PGC Helsinki: Funday Factory’s Emil Kjaehr to discuss game developer life lessons

“First thing I'd say is that you should be willing to relocate! In the Nordics, for instance, studios mostly cluster around a few large cities”

PGC Helsinki: Funday Factory’s Emil Kjaehr to discuss game developer life lessons

Pocket Gamer Connects Helsinki 2019 will take place on October 1st to October 2nd. To give you a taste of what to expect, we'll regularly be publishing interviews with the speakers at the show.

For more details on PGC Helsinki and to book a ticket, head to the website here.
In today’s speaker spotlight, we caught up with Funday Factory’s Emil Kjaehr before his "Game Dev Life Lessons" session.

With an educational background in programming, UI/UX and 3D, Kjaehr has been involved in games production from a lot of different angles. He started out in 2007 joining and hosting game jams and has since started a games incubator at an animation school. He's also organised game conferences and even tried his luck as an indie developer for Ouya and Gamestick.

Kjaehr is now product manager at Funday Factory in Aarhus, Denmark - but has also been a producer and game design lead. While at Funday he's shipped multiple mobile titles for LEGO, including Star Wars and DC Super Heroes.

Currently, he's working on battle royale platformer Bullet League, which is out in soft-launch. Could you tell us a bit about the company

Emil Kjaehr: Funday Factory was established in 2011 and has since then grown to a studio of more than 40 people.

With a combination of work-for-hire and co-production partnerships, we've developed games for more than 100 million players. We're currently working on our own IP Bullet League - a platformer battle royale for mobile.

What does your role entail?

As the product manager, I find myself taking on a lot of different roles throughout the day - from looking at optimising UA Creatives and Marketing to market research on monetisation and publishing strategy.

I work closely with our data analyst to identify and investigate issues as they arise - and together with the lead designer and producer, we work out how to react to the data, and potential shifts in direction.

Why did you want to work in the games industry?

It started with me joining a one-week game dev summer camp back in high school. It was the sense of shared community and making a lot of friends there that made me fall in love with game development - plus discovering that making games was a viable industry and something that you could "do".

What advice would you give to anyone looking to get into it?

First thing I'd say is that you should be willing to relocate! In the Nordics, for instance, studios mostly cluster around a few large cities. So it makes sense to get yourself close to one of those major clusters, both for job and networking opportunities. If you've done any prototypes at game jams or while studying, make sure to submit them to shows and competitions!

Most importantly, prepare yourself for entering an industry that is constantly evolving and changing - read articles, watch talks, and learn from the people around you. The games industry doesn't stand still, so neither should you.

What are your thoughts on the industry in the last 12 months?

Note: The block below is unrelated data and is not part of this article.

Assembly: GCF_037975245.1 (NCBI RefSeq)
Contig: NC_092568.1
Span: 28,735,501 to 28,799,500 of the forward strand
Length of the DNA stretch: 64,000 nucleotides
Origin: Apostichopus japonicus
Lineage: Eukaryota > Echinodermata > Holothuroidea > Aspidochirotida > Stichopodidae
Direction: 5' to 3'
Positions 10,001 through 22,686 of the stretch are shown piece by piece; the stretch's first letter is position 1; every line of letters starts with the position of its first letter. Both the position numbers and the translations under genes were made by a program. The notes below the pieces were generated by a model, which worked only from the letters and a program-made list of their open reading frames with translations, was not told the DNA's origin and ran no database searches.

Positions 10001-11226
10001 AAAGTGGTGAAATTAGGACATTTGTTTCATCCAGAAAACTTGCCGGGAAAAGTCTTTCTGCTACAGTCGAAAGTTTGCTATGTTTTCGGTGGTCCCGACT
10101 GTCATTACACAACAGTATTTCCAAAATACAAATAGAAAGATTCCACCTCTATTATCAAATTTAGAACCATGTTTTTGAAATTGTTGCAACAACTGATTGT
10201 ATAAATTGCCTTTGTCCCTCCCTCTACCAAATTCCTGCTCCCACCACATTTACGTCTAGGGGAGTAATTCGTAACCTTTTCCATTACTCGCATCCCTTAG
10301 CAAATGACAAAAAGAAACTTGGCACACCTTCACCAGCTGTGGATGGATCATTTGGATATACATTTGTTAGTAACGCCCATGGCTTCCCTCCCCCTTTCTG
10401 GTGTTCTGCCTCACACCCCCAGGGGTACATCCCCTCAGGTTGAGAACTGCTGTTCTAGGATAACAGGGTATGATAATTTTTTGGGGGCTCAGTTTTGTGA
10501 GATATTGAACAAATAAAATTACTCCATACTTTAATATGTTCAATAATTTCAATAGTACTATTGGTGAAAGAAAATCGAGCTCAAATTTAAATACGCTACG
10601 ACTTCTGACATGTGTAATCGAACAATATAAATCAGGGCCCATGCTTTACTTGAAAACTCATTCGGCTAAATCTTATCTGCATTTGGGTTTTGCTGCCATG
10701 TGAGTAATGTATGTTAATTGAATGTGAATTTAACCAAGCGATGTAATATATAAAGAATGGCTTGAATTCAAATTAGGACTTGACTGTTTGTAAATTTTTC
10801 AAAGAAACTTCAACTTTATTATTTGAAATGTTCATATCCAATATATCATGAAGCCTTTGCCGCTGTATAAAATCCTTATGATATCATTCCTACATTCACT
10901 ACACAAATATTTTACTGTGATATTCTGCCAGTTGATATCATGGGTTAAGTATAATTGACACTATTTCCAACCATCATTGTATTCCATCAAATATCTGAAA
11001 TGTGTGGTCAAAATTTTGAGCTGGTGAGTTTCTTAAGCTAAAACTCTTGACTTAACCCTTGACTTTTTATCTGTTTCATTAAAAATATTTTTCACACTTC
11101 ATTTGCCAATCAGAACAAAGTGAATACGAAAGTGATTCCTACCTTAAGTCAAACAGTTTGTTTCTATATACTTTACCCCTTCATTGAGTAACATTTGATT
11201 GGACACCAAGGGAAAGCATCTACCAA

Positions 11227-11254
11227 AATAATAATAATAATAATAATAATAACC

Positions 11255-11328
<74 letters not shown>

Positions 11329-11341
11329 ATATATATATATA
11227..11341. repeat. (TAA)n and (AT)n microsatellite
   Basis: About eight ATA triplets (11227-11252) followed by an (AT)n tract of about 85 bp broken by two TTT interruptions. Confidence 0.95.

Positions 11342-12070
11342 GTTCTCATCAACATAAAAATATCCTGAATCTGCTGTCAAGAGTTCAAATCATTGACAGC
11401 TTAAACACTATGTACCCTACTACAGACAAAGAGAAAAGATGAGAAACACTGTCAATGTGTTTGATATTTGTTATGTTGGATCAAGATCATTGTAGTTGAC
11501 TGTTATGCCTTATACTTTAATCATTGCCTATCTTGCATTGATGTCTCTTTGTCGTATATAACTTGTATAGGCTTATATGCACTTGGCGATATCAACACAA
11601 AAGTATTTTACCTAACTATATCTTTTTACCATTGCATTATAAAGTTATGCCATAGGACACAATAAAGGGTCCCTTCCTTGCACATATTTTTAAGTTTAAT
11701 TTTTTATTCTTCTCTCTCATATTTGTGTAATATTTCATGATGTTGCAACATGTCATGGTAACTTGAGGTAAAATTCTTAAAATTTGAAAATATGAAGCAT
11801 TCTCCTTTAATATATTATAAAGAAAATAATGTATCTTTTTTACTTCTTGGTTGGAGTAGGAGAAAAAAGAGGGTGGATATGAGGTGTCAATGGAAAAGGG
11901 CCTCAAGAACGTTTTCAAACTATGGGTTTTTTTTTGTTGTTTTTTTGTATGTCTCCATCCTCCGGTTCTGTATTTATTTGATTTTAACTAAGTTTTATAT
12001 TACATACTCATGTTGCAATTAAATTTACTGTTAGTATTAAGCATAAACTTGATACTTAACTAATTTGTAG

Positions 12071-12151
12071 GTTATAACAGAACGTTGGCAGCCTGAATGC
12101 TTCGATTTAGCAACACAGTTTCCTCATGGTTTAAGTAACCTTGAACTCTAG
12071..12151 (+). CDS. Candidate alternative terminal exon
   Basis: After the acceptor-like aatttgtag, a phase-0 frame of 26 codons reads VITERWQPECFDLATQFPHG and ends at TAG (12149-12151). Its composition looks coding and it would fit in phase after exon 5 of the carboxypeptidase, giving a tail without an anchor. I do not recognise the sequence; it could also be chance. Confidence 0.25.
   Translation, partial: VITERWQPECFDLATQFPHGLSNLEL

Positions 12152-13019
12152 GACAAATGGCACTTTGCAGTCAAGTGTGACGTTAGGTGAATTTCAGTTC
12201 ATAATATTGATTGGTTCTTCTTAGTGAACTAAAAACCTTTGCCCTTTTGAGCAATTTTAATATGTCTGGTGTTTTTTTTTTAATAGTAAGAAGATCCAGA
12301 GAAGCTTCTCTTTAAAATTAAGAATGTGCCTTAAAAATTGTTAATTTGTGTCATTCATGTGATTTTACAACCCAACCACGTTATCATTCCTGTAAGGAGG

The arrival of Apex Legends on PC and console has been super exciting to follow - it marks the strongest push for freemium games in that space since League of Legends, and seeing the dip in players even for premium games, shows that free-to-play is something that can work, even in triple-A.

Couple this with titles like Hitman 2 adopting a GaaS and it feels like this is a shift where the console and PC space is taking the business models that have worked on mobile for years.

What major trends do you predict in the next 12 months?

  • Many studios will attempt to pursue a subscription-type monetisation model. However, subscriptions need a crazy amount of valuable content to get subscribers to stick around, which is mostly something that the larger studios are able to provide.
  • More games and apps will attempt to break away from Google Play following the larger players (Fortnite, Tinder) having already made the jump. Only the largest franchises will be able to do this, but Epic Games Store launching on Android will attract mobile devs with similar exclusivity deals that has worked for ECS on PC.
  • The strengthened data privacy and consumer protections currently spearheaded by Apple on mobile will be followed by Google. This makes life difficult for attribution platforms and UA teams and will likely cause CPIs to increase, as UA campaigns need to adopt a broader targeting.
  • The push for AR+Location-based games will fizzle out. None of the attempts to replicate the success of Pokemon Go games with location-driven components has been the growth drivers that analysts expected them to be.

How has the games industry changed since you first started?

Over the last 12 years pretty much everything has changed - from the rise of new stores and platforms to the huge difference in product approach as almost everyone has moved to GaaS.

The biggest change on mobile is just how difficult it is to break through as rising CPIs across all categories makes it increasingly tough for smaller devs to break through the charts.

Which part of the Connects event are you most looking forward to and why?

Talking and listening to a lot of the super smart people at PGC Helsinki, and bringing home new exciting knowledge from talks and meetings that we can use in our daily work!